Cyberattacks are a major threat to the healthcare industry and maintaining a powerful cybersecurity system is essential for any medical practice.
One of the most vulnerable areas open to cyberattacks is email. If email is compromised, data breaches could be devastating, potentially even resulting in trouble with the Federal government. Understanding the meaning and importance of the Health Insurance Portability and Accountability Act of 1996 (HIPAA) is of particular importance in ensuring that patient privacy and rights remain intact, as well as in avoiding meaningful fines incurred when violating HIPAA. Given that unauthorized access to or disclosure of Patient Health Information (PHI) from email phishing cyberattacks comprises many of the most popular HIPAA violations, taking measures to maintain a powerful cybersecurity system is essential for any medical practice.
Cybersecurity Safeguards Offer Protection Against Hackers
Physicians must also bear in mind that cybersecurity can be compromised without a data breach. For instance, a seemingly harmless email sent in plain text from a medical practice may, unbeknownst to the practice, be a HIPAA violation. Therefore, having cybersecurity safeguards in place offers protection against hackers via email encryption, which isolates the ability to open an email solely for the intended recipient.
HIPAA has determined that the email encryption requirement needs to be put in place if it is an essential part of managing PHI risk, especially if PHI is being sent electronically. For practices that choose to opt out of encryption, HIPAA requires documentation of this decision and implementation of an alternate method to protect PHI. However, the point is mute, as there is no better cybersecurity measure against email hacking than encryption. HIPAA compliance requires an email encryption strategy that protects all outgoing emails, including those that are sitting in mailboxes awaiting transit.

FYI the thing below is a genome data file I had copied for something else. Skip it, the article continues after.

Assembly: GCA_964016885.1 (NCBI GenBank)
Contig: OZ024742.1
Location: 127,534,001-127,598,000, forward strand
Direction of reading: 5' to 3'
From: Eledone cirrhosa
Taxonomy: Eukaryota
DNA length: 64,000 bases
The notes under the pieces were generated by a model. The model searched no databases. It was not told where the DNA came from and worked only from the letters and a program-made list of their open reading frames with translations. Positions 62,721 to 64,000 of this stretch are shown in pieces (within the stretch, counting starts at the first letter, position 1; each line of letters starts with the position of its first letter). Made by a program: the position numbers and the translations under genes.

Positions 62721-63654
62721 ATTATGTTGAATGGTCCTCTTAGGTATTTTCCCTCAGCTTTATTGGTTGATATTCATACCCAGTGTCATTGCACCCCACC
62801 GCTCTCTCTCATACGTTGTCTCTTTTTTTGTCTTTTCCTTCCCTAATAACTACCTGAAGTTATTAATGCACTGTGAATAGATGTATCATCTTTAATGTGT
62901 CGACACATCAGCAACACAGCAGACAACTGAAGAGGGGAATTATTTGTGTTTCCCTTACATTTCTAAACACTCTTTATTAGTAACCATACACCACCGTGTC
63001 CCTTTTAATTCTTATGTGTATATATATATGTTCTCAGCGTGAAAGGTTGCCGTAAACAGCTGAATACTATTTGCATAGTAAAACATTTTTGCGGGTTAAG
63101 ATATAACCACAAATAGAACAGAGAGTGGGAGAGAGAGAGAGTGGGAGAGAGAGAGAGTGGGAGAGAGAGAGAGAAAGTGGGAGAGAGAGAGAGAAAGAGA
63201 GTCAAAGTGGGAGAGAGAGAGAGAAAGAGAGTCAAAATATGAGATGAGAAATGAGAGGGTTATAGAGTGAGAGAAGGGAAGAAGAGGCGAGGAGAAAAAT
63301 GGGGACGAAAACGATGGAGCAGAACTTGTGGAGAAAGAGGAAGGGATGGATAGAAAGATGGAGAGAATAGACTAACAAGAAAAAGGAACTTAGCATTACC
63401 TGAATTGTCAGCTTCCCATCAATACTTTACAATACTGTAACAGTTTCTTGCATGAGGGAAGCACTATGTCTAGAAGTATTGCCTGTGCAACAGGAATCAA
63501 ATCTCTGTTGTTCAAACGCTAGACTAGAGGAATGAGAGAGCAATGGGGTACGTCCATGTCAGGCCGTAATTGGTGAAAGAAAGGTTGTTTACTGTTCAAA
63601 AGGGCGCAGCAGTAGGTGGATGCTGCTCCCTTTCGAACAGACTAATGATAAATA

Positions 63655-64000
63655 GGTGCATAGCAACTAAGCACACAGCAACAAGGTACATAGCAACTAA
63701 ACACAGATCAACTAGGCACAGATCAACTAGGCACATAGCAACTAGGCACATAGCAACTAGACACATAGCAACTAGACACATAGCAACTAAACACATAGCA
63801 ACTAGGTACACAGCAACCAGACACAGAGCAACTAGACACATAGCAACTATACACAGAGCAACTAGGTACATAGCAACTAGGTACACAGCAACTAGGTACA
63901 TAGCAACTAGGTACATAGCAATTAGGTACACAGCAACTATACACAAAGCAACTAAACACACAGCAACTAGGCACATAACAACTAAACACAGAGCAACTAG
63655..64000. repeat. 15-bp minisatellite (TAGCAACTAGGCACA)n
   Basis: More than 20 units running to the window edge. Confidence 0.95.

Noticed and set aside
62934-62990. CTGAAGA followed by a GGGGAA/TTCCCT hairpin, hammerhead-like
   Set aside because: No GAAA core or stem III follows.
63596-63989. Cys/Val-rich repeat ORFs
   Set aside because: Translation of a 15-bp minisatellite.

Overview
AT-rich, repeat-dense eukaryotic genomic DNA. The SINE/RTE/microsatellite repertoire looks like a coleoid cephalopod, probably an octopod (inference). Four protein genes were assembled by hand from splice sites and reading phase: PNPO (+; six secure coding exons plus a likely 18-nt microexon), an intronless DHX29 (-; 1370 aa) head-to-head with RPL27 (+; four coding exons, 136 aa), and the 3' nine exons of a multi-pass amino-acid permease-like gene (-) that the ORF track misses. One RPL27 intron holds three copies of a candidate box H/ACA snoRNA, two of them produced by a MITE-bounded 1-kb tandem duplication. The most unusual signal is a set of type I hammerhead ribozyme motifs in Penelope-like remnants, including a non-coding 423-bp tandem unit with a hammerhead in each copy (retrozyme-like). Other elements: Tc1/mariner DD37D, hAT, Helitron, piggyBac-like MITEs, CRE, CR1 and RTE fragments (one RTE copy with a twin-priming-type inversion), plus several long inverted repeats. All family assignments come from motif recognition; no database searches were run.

Protecting Your Practice Against Malware-Containing Emails
Healthcare professionals frequently fall victim to malware-containing emails. Physicians are best off both choosing cybersecurity systems that are user-friendly and offering continual employee cybersecurity training, as human error leads to 95% of data breaches. Even if only one employee clicks on a malware link or opens a malware attachment, the effects can severely compromise a medical practice’s cybersecurity. Training employees on strategies like safely using electronic devices and identifying malicious emails is invaluable for any medical practice.
Hackers are quite resourceful in thinking of new ways to permeate cybersecurity measures, so regular training on the latest security issues and how to prevent them is essential. Given that cybercriminals prey on weak inbound email security and human error, taking measures to secure inbound emails, though not required for HIPAA compliancy, is a smart strategy for any healthcare practice. Doing so, for example, can protect employees from getting locked out of their network and being vulnerable to ransom demands in exchange for stolen data.